Guillain-Barré syndrome

Ximena Arcila-Londono, Richard A Lewis
Seminars in Neurology 2012, 32 (3): 179-86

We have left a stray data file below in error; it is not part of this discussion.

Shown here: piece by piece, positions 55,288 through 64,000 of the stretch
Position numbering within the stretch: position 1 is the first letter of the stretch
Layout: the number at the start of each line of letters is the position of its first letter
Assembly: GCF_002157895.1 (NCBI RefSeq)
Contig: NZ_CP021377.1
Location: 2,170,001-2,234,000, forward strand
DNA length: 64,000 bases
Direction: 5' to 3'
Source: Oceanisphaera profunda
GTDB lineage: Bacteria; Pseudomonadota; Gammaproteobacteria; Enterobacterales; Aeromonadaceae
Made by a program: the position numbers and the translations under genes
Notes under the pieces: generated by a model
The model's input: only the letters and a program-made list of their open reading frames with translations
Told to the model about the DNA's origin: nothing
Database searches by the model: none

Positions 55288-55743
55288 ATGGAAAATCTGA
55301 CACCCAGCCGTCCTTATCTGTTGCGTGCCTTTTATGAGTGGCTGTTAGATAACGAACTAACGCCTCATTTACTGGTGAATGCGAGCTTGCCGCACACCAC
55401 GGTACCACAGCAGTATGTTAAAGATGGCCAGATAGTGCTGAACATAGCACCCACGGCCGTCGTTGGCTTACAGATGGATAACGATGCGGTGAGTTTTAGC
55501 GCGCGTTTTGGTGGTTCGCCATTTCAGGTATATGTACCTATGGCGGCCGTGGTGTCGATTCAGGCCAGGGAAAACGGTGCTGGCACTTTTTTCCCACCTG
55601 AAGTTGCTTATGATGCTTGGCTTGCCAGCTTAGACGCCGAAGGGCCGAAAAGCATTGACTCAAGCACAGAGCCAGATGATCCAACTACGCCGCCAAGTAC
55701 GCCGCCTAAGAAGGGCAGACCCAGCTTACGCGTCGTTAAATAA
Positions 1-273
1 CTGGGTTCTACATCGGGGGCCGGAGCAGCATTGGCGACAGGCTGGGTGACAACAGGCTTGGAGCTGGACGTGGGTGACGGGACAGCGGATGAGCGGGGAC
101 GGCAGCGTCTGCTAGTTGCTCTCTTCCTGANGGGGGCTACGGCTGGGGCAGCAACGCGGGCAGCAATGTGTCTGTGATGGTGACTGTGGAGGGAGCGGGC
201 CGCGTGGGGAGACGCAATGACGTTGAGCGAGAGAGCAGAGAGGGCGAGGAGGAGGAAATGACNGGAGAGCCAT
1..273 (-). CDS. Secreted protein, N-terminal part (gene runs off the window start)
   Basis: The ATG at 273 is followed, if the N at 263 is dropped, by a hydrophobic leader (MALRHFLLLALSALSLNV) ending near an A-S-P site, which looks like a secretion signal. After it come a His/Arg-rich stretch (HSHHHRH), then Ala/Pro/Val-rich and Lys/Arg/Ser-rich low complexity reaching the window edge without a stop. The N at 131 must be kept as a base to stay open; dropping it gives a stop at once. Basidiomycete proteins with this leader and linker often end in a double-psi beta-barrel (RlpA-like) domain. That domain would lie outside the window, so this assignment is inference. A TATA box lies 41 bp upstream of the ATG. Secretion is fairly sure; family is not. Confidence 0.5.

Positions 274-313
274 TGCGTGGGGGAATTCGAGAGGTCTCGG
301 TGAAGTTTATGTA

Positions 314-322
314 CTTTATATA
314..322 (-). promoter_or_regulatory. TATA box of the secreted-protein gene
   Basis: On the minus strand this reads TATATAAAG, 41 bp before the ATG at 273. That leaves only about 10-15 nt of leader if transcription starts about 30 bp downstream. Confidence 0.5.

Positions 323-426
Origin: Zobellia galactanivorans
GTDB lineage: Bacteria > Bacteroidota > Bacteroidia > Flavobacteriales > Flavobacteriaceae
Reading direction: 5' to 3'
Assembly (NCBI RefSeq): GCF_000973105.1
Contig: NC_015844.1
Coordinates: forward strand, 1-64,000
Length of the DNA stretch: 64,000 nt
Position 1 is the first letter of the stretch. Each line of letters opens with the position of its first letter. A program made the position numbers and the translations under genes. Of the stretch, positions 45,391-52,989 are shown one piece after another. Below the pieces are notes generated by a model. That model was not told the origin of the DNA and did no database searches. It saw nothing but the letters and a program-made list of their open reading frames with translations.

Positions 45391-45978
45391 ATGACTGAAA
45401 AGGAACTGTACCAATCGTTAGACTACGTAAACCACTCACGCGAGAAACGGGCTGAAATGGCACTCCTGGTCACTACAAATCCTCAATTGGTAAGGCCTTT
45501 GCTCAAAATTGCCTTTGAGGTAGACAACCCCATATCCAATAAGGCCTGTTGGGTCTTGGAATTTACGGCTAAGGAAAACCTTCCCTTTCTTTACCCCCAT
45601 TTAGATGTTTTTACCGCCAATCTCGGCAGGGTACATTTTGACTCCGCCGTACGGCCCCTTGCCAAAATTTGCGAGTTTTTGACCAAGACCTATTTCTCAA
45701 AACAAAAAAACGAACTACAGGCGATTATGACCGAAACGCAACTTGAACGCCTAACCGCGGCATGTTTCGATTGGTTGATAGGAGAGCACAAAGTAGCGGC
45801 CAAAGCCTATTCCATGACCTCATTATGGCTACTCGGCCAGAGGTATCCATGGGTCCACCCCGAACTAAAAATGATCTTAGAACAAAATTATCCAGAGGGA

Guillain-Barré syndrome (GBS) is an acute inflammatory polyradiculoneuropathy, which has various clinical presentations and both axonal and demyelinating forms. The original description of "ascending paralysis" encompasses the most common varieties: the primary demyelinating form, acute inflammatory demyelinating polyneuropathy (AIDP), and some of the axonal forms, acute motor axonal neuropathy (AMAN) and acute motor and sensory axonal neuropathy (AMSAN). However, there are now well-documented acute "monophasic" polyneuropathies that have a different clinical phenomenology than that described originally by Guillain, Barré, and Strohl: Miller Fisher syndrome, pure sensory neuropathy/neuronopathy, pandysautonomia, and oropharyngeal variant. Here the authors review both typical GBS (AIDP, AMAN, and AMSAN), and variant syndromes with a focus on clinical and diagnostic features, pathologic findings, pathogenesis, and treatment.


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